NBR | 25 June 2020
Still no end in sight on EU free-trade deal
By Julie Iles
After eight rounds of negotiations, there is still no end in sight for an EU-New Zealand free-trade deal.
And as long as New Zealand’s current free-trade offer with the European Union remains a “derisory” one, the culmination of these deliberations will remain – at least – months away, Trade Minister David Parker says.
“We can’t sign an agreement that has an inadequate offer on [market] access for goods that are an important part of the New Zealand economy.”
From the outset, the latest round of negotiations, which began two weeks ago via Zoom, had New Zealand on the back foot.
The EU’s offer was leaked to European media outlets ahead of talks, revealing lower good levels than could be found in existing quota agreements.
Even before negotiations had started, Parker phoned EU Trade Commissioner Phil Hogan to express his disappointment with what was on the table.
Parker said Hogan pushed back on the criticisms, noting there were other aspects of the deal that had improved.
“We remained disappointed in that [agricultural goods] aspect of the trade offer.”
Parker said the offer in respect to New Zealand’s agricultural goods remains “paltry”, a pun he continues to unintentionally make when discussing the deal.
He would not comment specifically as to whether the “derisory” offer on cheese remained an aspect of the deal, with the EU accepting just over three grams of New Zealand cheese for each of its citizens, subject to both high tariffs and volume restrictions.
In comparison, the EU exports to New Zealand, tariff-free, almost a kilogram of cheese per New Zealander.
New Zealand, Australia, and the US are some of the few countries within the World Trade Organisation that have yet to land an agreement with the European Union.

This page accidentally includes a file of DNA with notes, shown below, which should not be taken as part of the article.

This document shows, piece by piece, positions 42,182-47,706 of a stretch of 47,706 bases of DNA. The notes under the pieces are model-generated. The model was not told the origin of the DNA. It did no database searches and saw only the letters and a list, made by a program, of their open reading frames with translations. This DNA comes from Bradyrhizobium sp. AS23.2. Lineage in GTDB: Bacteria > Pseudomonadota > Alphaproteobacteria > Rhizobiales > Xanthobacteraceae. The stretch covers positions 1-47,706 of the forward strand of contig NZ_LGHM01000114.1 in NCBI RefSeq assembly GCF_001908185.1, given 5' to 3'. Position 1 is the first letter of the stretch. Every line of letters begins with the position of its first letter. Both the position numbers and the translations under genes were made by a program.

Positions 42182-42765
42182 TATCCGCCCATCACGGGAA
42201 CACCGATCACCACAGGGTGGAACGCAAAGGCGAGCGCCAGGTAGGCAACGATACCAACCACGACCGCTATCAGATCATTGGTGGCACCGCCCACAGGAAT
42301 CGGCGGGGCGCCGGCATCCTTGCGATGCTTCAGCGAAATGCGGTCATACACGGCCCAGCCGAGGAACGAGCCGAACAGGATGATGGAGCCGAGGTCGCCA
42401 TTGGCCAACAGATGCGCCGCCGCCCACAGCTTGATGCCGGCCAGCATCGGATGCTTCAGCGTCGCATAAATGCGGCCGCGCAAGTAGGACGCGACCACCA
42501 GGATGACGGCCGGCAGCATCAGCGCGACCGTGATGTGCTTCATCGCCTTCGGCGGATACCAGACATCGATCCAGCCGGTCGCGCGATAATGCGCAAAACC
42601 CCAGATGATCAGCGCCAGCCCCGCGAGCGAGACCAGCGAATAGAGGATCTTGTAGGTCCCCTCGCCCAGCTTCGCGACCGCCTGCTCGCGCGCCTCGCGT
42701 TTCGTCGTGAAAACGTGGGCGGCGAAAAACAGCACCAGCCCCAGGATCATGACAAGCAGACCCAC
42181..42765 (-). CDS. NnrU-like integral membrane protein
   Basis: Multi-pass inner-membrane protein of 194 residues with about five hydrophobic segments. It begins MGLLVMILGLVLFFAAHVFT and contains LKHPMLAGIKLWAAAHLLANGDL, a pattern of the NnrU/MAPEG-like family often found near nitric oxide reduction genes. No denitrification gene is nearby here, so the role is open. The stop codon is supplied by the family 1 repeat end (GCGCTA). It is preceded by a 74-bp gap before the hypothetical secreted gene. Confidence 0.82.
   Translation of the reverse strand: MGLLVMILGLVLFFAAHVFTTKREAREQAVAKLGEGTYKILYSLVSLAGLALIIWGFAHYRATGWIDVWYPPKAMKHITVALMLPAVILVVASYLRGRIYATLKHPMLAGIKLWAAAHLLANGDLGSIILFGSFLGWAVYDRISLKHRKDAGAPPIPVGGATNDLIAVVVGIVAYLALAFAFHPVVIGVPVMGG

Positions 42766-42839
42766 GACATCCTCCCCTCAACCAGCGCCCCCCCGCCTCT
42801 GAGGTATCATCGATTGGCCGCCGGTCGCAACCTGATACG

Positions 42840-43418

Zoom works – for now
In the past two weeks, 20 working groups with employees from the Ministry for Foreign Affairs and Trade and their European counterparts have discussed over Zoom access for goods and other technicalities within the deal.
Parker is unsure how long negotiations will remain relegated to the virtual realm.
“It does make some of these things more difficult.”
While the technical aspects of negotiations can be adequately done via Zoom, he said, “the crunchier stuff right at the end could be a bit harder to land”.
A date has not been set for the next round of talks, but they would not be happening in the next few weeks.
The trade negotiations will now run parallel with the undertaking of a free-trade agreement with the UK, which was announced last week by Prime Minister Jacinda Ardern, Parker, and British High Commissioner Laura Clarke.
Parker said he “can’t see” finalising a deal with the UK until it secures a post-Brexit trade relationship with the EU.
New Zealand is also pursuing a dispute within the Geneva processes of the World Trade Organisation. The argument is that splitting the EU and UK’s quota for lower-tariffed New Zealand sheep meat and butter 50/50 between them was unfair to New Zealand and in breach of WTO rules.
Parker said this dispute is yet to be resolved.
The GI lever
Following the leak of the eighth-round offer, Federated Farmers president Katie Milne called the proposed quotas for agricultural products “insultingly low”.
New Zealand farmers may not be able to market their feta cheese as feta
Milne also opposed the “absurd obligation” to abide by geographic indicators(GIs) that would mean, for example, New Zealand farmers could not market their feta cheese as ‘feta’.
Parker said after two weeks of discussions, the exact outcome of where New Zealand falls on GIs remains unclear.
“Obviously it would be unfair to expect industries to effectively put up with some restrictions on what they can call their products when selling into Europe, if there isn’t an advantage in terms of improved market access.”
While the market access and GI issues are separate, Parker said the two are “linked in a negotiating sense”.
Parker said most New Zealand exporters see abiding by the European Union’s strict labelling rules as a disadvantage, but it remained a matter for negotiation within the trade talks.
New Zealand annual goods exports to the EU are worth $5.5 billion.